Champagne

The beauty and heritage of Champagne is truly awesome!

The wine centres of Epernay and Reims are a magnet for all wine lovers, and to spend a day and evening there to take in the history and culture one could be lost for hours just walking and soaking up the atmosphere... especially the Cathedrals.

The other towns and villages are picturesque and each one has its own character, we stayed recently in the town of Aÿ, the centre is so pretty and the streets tiny and narrow. Hardly seems possible that a wine industry could not only survive but thrive in these cramped situations

Everyone knows Champagne, I am sure it was the first wine we sampled, generally to celebrate some ones wedding, christening, birthday, or general celebration.

Today it has a cult following, we find ourselves enjoying it more with friend, for that bit of extravagance we can afford.

Champagne The Facts: Pinot Noir, Chardonnay and Pinot Meunier are the three grape varieties allowed to make Champagne. Blanc de Blancs is made with just Chardonnay, whilst Krug is made with 100% Pinot Noir (red grapes).

 

The Grandes Marques Houses

There are around 28 champagne houses in the Grande Marques The classification system in Champagne is based on Vineyards. The land is graded according to it's suitability for black and white grapes, ranging from 100 per cent for the 17 finest Grand Cru villages, through to 99-90 percent for the 38 Premier Cru villages, and on to 80 per cent for the least favoured. Champagne houses boast how high their average percentage of grapes is. Some Champagne will have words like Premier Cru or 100 per cent and a village name like Avize on the label, meaning the wine comes from that single top village.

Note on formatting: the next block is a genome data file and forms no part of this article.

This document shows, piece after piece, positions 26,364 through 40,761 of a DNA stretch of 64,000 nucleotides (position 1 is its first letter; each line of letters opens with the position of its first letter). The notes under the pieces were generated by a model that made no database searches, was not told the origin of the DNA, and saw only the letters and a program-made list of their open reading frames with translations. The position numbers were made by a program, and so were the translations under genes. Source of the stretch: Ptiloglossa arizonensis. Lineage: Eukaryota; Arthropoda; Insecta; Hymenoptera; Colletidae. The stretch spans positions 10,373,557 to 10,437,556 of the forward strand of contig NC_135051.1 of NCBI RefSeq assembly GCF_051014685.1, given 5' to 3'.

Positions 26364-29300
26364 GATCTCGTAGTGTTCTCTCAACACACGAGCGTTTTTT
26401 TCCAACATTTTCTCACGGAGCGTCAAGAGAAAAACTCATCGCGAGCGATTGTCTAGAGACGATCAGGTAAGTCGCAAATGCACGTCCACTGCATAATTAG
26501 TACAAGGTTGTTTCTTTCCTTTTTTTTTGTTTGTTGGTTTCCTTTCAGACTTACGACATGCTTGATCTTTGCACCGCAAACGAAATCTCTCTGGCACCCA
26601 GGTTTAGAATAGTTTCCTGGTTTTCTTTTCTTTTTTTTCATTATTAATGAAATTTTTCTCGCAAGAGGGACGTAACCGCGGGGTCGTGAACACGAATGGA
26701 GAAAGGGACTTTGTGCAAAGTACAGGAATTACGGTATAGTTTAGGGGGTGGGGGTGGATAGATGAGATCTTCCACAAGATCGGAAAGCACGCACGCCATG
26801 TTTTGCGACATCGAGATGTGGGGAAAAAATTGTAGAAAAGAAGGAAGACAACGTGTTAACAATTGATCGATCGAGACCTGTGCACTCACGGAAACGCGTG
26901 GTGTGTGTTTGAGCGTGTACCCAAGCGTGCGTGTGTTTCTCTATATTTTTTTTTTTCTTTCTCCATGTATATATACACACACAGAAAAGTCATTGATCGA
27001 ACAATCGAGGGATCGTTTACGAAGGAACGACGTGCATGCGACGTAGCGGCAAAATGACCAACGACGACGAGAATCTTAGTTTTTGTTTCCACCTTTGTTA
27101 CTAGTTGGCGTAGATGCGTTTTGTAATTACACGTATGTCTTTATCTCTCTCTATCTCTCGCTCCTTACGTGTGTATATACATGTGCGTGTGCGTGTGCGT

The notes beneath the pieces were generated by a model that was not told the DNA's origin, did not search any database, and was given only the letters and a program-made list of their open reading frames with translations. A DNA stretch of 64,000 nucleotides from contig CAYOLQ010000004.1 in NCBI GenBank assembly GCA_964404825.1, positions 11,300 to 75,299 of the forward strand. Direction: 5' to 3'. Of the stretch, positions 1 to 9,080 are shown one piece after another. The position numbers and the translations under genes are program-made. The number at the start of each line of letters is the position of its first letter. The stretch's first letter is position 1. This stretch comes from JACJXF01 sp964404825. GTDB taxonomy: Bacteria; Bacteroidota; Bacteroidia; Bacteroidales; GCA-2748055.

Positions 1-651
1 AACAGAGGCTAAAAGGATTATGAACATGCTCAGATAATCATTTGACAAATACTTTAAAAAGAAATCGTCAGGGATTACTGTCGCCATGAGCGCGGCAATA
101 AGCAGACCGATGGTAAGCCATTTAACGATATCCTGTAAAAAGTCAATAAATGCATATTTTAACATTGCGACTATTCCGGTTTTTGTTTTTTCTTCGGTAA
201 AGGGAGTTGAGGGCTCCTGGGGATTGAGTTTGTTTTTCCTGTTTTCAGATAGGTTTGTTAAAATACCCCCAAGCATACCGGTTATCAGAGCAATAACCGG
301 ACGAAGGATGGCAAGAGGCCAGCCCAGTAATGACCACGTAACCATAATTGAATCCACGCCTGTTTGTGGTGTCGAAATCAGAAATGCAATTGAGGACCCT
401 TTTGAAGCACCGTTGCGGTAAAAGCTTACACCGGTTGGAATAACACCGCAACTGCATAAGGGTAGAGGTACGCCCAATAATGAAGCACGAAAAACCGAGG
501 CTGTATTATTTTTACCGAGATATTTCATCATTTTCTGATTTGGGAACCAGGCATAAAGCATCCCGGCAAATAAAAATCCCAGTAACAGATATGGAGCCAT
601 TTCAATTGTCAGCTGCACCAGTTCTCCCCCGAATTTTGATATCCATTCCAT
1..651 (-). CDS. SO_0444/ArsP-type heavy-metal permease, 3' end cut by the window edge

The appellation for Champagne is very strict and certain vineyards are only allowed to grow certain grapes, eg; if 90% of the grapes are from Grand Cru vineyards and Pinot noir from another site is blended to it it cannot be called Grand Cru Champagne.

Vintage Champagne is carefully selected and aged in the bottle in the cellars to gain flavours before being sold. These wines are of better quality and will have different aspects' to the non vintage wine. Generally more bolder flavours to start with, and will lessen with age and keep harmonious all the way through.

Champagne Production in a Nutshell...

The key to Champagne production is to note that the wine is made in the bottle... bottle fermentation!

After primary fermentation and bottling as normal wine, a small amount of yeast is added to the wine to encourage secondary fermentation. The wine is sealed with a crown cap (as in beer bottle) then stored upside down .The wine is manipulated daily by hand or machine to gather all the waste product of the fermentation in the cap.

On clearing out the small waste, the bottle is placed in iced water to freeze the solution. The cap removed and the pressure forces the waste out, this is known as “Degorgement”

A small solution of syrup then replaces the Champagne, and at the same time completes the total flavour by adding the necessary amount of sugar called Dosage.

The wine maker is always aware that different methods today are being tried and tested to enhance the quality of champagne, we the consumer are told that 'Zero dosage' is the new kid on the block. If that is what makes you happy it is all out there!

House Favourites

Champagne Lallier, Grand Cru NV

Pol Roger Champagne Brut Reserve

Champagne Gremillet

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UK Wine Merchant of the Year IWC 2022